In 2003, when the Bush Administration was about to invade Iraq, Erdogan refused to allow the American army to pass through Turkish territory. Erdogan makes rash, extreme statements that he has no military or political ability to realize or desire to implement.
- The Undimmed Danger of Iran's Nuclear Program - Editorial
Iran has taken two more steps toward producing a nuclear weapon. According to a report released Friday by the International Atomic Energy Agency, it has begun to use a new, more advanced centrifuge to enrich uranium, which could allow it to produce bomb-grade material in a much shorter time. It also has begun installing centrifuges in a facility dug into a mountain near the city of Qom, which could be nearly invulnerable to air attack. Iranian officials say those centrifuges will be used to triple the production of uranium enriched to 20%, creating a stockpile for which Tehran has no plausible legitimate use.
The report underlines the fact that the danger that Iran will become a nuclear power is growing, not diminishing.
The administration deserves credit for the diplomatic effort that produced stricter sanctions. But the grim reality is that Iran's leaders have not been deterred from their goal of producing a weapon, and the project is making steady progress. Iran's rate of enrichment is nearly double what it was in 2009.
The Bipartisan Policy Center estimates that, should Iran decide on a "breakout" strategy of rapidly producing the highly enriched uranium for a weapon, it could do so in as little as 62 days - and that by the end of next year that timeline could fall to 12 days, making it possible to produce the core material for a bomb between visits by international inspectors.
Former Israel Navy Chief: Israel Can Defend Its Gas Fields - Yuval Azoulai (Globes)
Unmanned naval patrol vehicles produced by Israel's Rafael Advanced Defense Systems will protect national interests at sea, with a focus on the gas fields in the Mediterranean Sea. The IDF has already received a number of these "Protector" vehicles over the last year, and the security establishment is looking to purchase additional ships. This will double the Navy's manpower that regularly patrols near the gas fields, and provide a response to terrorist attempts to attack them.
The Protector meets the challenge of declarations by Hizbullah and other terrorist organizations that view these fields as possible targets for attacks.
- The ships are equipped with advanced radar systems that enable them to warn security forces about suspicious movements approaching the rigs using sophisticated night and day vision equipment and an independent firing system.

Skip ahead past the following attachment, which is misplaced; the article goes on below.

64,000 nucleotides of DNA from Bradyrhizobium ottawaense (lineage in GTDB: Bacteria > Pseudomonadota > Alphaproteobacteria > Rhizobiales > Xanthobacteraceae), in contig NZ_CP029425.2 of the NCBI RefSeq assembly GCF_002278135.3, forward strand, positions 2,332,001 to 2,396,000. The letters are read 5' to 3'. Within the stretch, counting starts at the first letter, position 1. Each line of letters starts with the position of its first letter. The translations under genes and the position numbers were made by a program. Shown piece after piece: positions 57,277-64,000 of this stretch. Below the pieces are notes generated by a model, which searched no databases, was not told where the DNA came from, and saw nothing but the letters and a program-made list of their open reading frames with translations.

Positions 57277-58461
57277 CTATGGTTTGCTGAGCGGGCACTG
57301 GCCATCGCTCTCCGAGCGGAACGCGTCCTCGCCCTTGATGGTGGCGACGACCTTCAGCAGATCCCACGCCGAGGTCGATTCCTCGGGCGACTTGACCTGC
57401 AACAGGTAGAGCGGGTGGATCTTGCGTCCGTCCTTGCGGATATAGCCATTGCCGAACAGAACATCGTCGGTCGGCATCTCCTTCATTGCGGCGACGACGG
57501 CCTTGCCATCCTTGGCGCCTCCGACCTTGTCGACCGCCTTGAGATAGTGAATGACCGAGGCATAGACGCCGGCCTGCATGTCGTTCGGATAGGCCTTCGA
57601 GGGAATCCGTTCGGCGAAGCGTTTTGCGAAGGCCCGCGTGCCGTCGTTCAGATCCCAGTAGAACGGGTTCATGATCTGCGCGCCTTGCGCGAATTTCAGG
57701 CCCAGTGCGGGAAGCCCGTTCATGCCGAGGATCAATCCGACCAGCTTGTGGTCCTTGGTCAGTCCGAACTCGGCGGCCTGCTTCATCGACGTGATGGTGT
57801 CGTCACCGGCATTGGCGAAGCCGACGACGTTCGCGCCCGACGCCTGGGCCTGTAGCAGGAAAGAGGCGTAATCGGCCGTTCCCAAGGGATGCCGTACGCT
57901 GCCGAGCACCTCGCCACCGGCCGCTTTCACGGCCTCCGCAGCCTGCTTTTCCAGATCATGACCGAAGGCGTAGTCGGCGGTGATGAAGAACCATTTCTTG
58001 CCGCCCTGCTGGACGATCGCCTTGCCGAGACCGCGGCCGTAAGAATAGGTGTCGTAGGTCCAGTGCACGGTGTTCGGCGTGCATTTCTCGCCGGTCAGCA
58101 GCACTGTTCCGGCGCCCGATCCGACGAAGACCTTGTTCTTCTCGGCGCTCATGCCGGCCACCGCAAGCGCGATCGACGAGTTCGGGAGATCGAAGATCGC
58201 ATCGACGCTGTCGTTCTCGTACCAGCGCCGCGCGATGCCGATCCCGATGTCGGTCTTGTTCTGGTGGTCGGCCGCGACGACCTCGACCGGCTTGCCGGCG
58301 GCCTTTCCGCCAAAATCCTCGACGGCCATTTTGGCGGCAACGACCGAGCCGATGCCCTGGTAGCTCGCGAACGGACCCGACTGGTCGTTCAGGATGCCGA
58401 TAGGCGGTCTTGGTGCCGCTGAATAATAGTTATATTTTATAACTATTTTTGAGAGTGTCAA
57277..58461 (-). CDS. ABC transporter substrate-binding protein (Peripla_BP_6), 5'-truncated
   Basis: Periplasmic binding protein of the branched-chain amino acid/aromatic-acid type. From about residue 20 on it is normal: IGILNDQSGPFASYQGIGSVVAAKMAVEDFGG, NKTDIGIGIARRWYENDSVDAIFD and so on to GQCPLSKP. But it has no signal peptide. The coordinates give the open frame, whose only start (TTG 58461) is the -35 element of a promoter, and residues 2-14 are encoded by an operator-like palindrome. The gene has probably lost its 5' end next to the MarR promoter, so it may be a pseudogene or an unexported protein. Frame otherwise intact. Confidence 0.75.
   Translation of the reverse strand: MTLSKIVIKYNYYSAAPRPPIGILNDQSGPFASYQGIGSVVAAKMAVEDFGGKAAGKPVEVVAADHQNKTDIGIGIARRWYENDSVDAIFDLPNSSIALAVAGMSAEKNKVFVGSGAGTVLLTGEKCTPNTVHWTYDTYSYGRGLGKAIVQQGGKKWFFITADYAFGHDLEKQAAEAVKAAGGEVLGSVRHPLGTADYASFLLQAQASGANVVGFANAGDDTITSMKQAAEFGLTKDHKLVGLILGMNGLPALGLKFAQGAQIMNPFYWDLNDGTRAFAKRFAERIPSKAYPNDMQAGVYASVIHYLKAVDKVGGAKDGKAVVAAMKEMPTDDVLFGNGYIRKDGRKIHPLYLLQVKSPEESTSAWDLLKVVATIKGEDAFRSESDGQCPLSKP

They are routinely carried on board large ships and are sent out to sea in times of need. According to foreign reports, Singapore's navy uses such vessels in its routine operations.
- The Protector is not the only solution to the threats on the gas fields: foreign media reported that the Israel Air Force routinely operates unmanned aerial vehicles (UAVs) equipped with advanced identification and detection systems to protect gas fields located off Israel's coast.
- A few months ago, Minister for Home Front Defense Matan Vilnai warned that there is a threat to the gas fields from Syria's missiles.
The Israeli security establishment is concerned about the Syrians owning Russian Yakhont cruise missiles.
A missile that can hit accurately at 300 km. is more capable of hitting a fixed target, like a gas rig. The security establishment assumes that whatever Syria has will eventually reach Hizbullah. It is some consolation to know that the IAI's Barak 8 surface-to-air missile is capable of intercepting the Yakhont.
- "Israel has the capability to protect its gas fields in the Mediterranean Sea," said former Israel Navy Commander Vice Admiral (res.) David Ben-Ba'ashat, in an interview with Globes. "We must protect our installations out at sea. We must protect them since they are considered easy prey by Hizbullah and others. Of course the need to protect these sites will expand as Israel relies more and more heavily on natural gas."
- "These requirements sharpen the need to enlarge a security presence at sea, to create deterrence, to achieve complete control over intelligence gathering, to streamline the monitoring and control capability of boats that approach Israel's maritime border, and when there is an unusual occurrence, to have control over the breaking situation swiftly, and to react quickly," he said.